Take the 2-minute tour ×
Stack Overflow is a question and answer site for professional and enthusiast programmers. It's 100% free.

I'm using the Sparkle framework in Qt. I've added the following to my .pro file:

LIBS += -framework Sparkle
QMAKE_CXX_FLAGS += -F/path/to/the/directory/sparkle.framework/is/in

However I get a compilation error saying "Sparkle/Sparkle.h" cannot be found. Framework headers physically reside in MyFramework.framework/Headers/*.h and are included like MyFramework/*.h

What commands do I need to add to my .pro file to properly include the Sparkle framework headers?

share|improve this question
I copied the framework into /System/Library/Frameworks and I was able to get it to compile. I still can't get it to link. –  FigBug Jul 27 '12 at 21:14

2 Answers 2

up vote 1 down vote accepted

The problem was that I was using QMAKE_CXXFLAGS, I needed to use QMAKE_CFLAGS for the compiler to include the headers.

share|improve this answer
I believe it's QMAKE_LFLAGS by this source: qt-project.org/doc/qt-5.0/qtdoc/qmake-platform-notes.html –  stepanbujnak Jul 21 '13 at 21:02

You can use INCLUDEPATH in the .pro file.

From docs,

This variable specifies the #include directories which should be searched when compiling the project. Use ';' or a space as the directory separator.

So, in your case it will be like,

INCLUDEPATH = MyFramework.framework/Headers


MyFramework.framework/Headers is the physical location of the headers.

I never been used to MAC OS but still hope it helps..


If you want to include like FrameWorkName/HeaderFile.h you can stop with specifying upto the desired folder.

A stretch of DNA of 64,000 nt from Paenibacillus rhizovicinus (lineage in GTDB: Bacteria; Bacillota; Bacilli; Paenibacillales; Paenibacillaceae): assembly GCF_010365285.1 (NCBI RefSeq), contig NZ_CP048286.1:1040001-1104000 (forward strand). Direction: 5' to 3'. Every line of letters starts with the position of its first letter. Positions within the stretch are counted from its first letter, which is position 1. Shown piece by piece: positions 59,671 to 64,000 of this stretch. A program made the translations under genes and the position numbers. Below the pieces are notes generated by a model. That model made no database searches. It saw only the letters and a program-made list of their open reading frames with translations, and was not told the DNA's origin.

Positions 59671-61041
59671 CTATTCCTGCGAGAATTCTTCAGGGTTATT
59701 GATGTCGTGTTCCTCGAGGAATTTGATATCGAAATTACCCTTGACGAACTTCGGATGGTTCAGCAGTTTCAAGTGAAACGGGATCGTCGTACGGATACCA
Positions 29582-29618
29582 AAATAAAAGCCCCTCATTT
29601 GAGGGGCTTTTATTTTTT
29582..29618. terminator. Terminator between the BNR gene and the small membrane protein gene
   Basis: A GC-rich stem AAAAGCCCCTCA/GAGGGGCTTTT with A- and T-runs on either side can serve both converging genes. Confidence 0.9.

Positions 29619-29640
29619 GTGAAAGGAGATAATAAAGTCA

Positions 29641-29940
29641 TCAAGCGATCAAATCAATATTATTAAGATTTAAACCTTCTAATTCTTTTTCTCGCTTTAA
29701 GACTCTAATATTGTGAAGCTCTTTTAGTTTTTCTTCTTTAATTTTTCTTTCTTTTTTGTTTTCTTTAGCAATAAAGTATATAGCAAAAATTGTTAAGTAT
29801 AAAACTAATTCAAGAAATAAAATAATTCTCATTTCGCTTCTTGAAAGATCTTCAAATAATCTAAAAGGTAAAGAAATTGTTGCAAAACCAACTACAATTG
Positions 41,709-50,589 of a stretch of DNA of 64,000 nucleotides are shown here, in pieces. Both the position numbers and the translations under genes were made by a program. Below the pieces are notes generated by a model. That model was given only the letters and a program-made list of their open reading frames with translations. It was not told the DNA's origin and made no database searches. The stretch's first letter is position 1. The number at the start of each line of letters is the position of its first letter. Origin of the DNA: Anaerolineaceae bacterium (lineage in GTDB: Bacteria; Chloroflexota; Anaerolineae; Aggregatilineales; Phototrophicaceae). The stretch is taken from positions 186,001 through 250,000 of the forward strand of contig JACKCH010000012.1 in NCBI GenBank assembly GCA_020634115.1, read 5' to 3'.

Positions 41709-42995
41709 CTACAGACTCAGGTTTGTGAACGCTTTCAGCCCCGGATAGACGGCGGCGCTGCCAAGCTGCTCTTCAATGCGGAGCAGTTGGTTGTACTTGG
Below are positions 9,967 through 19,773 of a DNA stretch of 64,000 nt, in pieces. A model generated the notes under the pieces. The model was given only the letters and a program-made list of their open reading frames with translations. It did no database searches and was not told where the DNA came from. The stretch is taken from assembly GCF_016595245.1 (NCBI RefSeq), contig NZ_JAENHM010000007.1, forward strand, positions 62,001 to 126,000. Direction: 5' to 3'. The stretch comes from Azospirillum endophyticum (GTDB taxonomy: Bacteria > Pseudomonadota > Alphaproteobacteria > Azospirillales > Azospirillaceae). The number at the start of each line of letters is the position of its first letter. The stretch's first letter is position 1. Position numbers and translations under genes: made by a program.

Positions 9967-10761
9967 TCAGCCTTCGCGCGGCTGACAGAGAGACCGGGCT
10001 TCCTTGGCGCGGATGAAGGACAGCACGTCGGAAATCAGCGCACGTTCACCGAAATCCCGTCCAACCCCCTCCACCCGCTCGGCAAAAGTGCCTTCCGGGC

For e.g,

If home/CommonFolder/FrameWorkName/HeaderFile.h is your header file's physical location, you can give the INCLUDEPATH as

INCLUDEPATH = home/CommonFolder

Now In your .cpp you can give like #include "FrameWorkName/HeaderFile.h",

share|improve this answer
No, this does not work because you are meant to include FrameworkName/someheader.h, not someheader.h directly. –  Jake Petroules Aug 11 '10 at 8:57
@ Is there any specific reason you want not to include directly and include like FrameworkName/someheader.h ?? –  liaK Aug 11 '10 at 9:09
Yes, that's how you're supposed to include all framework headers, and the headers inside that framework have #include <Framework/otherheader.h> in them, so it HAS to be done this way. For frameworks residing in /Library/Frameworks it seems to work automagically, but anywhere else it's a problem... –  Jake Petroules Aug 11 '10 at 18:32

Your Answer


By posting your answer, you agree to the privacy policy and terms of service.

Not the answer you're looking for? Browse other questions tagged or ask your own question.